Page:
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From Peter Donald <>
Subject Re: Code ownership (was Re: whoweare.html)
Date Wed, 06 Nov 2002 03:31:11 GMT
On Wed, 6 Nov 2002 14:05, B. W. Fitzpatrick wrote:
> > I find code ownership a problem that can and must be prevented and
> > resolved in the community. A trick that seasoned committers do on new
> > committers is to change their first commits and work on them, to show
> > that the code is of everyone. If they complain, it's time for a nice and
> > bold explanation.
> >  From my experience on this, it's not something one forgets easily ;-)
> Are you serious? Quite frankly, I find that behavior reprehensible--It
> reeks of strange fraternity initiation rites.
> If I write, test, and commit a piece of good solid code 

If you do that then it would be unlikely to be changed. I think I know what 
Nicola is talking about and I think it is great :) You may also notice that 
the project who have the bigger healthier communities (at least in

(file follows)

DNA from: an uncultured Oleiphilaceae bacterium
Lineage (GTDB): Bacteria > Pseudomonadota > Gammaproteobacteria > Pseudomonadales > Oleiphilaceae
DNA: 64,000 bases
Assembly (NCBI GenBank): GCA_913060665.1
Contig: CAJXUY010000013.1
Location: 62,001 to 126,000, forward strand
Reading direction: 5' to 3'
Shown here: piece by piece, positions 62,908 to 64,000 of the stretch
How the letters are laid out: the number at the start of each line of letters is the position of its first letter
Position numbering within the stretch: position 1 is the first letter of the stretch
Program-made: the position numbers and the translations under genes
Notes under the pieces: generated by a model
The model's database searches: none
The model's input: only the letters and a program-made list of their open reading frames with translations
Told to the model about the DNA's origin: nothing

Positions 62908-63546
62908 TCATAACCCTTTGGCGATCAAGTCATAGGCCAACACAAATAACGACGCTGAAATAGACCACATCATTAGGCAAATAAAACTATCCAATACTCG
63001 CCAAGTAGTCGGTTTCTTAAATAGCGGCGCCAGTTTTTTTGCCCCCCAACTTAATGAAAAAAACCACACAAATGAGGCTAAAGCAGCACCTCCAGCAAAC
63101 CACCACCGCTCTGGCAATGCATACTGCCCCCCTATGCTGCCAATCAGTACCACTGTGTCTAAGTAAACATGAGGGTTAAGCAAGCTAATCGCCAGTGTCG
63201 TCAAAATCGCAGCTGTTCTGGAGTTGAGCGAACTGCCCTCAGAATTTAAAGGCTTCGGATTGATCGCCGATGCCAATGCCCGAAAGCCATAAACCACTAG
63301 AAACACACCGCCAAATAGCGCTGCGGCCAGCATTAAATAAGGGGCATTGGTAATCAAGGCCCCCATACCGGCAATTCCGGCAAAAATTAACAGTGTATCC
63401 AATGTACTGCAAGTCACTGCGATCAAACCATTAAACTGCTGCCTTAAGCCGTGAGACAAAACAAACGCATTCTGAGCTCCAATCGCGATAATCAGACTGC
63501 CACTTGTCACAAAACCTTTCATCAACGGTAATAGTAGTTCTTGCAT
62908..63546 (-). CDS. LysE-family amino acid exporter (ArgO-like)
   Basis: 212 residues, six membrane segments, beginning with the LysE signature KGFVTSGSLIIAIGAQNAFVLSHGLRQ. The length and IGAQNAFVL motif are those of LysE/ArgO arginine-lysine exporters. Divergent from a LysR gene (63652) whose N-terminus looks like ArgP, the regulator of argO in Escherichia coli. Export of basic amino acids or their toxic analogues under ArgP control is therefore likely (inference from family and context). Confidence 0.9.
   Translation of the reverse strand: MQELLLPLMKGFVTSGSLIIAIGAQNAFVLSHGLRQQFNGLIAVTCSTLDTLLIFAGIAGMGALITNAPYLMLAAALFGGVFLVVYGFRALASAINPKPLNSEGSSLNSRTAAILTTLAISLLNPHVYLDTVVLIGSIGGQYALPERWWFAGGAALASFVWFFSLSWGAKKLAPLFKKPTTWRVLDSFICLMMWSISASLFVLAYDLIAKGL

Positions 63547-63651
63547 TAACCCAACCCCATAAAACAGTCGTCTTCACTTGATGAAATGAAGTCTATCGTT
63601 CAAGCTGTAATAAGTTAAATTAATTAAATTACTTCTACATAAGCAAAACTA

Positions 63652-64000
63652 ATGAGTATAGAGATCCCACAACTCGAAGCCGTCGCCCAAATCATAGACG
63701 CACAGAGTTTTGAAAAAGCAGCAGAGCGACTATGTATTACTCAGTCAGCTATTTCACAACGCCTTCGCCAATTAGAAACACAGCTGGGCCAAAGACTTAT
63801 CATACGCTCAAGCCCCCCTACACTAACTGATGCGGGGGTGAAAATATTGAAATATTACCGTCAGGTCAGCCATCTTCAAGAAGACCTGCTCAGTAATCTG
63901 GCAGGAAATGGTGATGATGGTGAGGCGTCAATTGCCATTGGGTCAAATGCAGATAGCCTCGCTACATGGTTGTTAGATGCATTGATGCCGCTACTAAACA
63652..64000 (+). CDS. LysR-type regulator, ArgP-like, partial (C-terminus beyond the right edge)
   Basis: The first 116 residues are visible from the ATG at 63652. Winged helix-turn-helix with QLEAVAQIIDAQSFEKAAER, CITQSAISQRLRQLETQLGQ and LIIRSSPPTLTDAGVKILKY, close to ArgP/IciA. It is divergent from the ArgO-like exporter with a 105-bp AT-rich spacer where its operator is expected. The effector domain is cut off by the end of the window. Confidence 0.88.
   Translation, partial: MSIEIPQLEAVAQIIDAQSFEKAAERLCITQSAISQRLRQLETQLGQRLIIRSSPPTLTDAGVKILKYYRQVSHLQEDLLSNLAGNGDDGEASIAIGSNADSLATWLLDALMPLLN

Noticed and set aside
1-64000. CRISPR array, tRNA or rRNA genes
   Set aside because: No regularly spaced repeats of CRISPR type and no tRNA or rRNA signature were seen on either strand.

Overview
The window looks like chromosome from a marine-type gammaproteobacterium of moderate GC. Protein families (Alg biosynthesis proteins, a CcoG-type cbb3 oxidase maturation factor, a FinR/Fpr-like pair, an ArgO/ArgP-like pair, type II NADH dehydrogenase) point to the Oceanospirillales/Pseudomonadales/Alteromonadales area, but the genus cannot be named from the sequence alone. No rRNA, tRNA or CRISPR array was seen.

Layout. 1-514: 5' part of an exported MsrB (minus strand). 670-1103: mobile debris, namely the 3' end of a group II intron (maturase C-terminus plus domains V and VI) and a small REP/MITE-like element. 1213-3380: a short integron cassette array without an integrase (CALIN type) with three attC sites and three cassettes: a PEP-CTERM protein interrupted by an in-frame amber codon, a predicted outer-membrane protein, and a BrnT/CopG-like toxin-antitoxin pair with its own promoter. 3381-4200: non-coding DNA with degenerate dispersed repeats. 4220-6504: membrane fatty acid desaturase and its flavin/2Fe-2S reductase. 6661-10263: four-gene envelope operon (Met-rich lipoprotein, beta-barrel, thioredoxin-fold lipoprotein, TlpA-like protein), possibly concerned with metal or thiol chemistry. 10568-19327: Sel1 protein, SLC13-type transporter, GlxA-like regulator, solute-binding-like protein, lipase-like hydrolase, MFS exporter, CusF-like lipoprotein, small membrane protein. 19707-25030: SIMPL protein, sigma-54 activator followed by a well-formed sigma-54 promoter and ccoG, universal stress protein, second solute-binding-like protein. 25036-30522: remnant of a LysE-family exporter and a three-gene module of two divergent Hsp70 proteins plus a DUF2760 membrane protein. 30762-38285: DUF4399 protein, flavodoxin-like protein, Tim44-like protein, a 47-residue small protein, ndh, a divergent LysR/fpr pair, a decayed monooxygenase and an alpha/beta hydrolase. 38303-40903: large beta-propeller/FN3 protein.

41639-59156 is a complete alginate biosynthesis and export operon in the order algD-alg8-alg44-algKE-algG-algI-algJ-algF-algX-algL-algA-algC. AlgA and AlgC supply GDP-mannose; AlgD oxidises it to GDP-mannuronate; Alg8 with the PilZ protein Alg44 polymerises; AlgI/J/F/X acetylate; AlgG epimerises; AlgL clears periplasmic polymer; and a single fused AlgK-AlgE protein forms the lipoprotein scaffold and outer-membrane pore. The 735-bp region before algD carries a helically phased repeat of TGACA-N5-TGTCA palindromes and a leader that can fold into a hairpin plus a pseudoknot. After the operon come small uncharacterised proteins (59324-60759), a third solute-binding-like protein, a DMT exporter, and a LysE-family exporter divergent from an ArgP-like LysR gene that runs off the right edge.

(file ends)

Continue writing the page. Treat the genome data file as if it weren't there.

jakarta/xml land) tend to do this all the time.

For example, someone submits some code that doesn't follow various conventions 
that have been established in the project. Do you tell the contributor - 
sorry can't take that till you fix it? No. Usually what happens is that you 
commit the code. Then you go through and fix up style/semantic/logical 
violations. As the commit messages go past the end user sees the corrections. 
Next time they are more likely to work the way the project operates.

If there are massive fixes required the user will generally see the patch 
rejected with recomendations for a fix but usually it is better to commit and 
teach by example IMHO.

> and someone
> else goes pissing in it just to leave their scent and to show me that
> I don't 'own' the code, I am *not* going to be amused by it.

Not many people are - they soon learn or leave. Usually a good test of 
maturity ;) If someone has a fit because their curly bracket got moved then 
do you really think they get collaborative development?


Peter Donald
When a stupid man is doing something he's ashamed of, 
he always declares that it is his duty.
					George Bernard Shaw 

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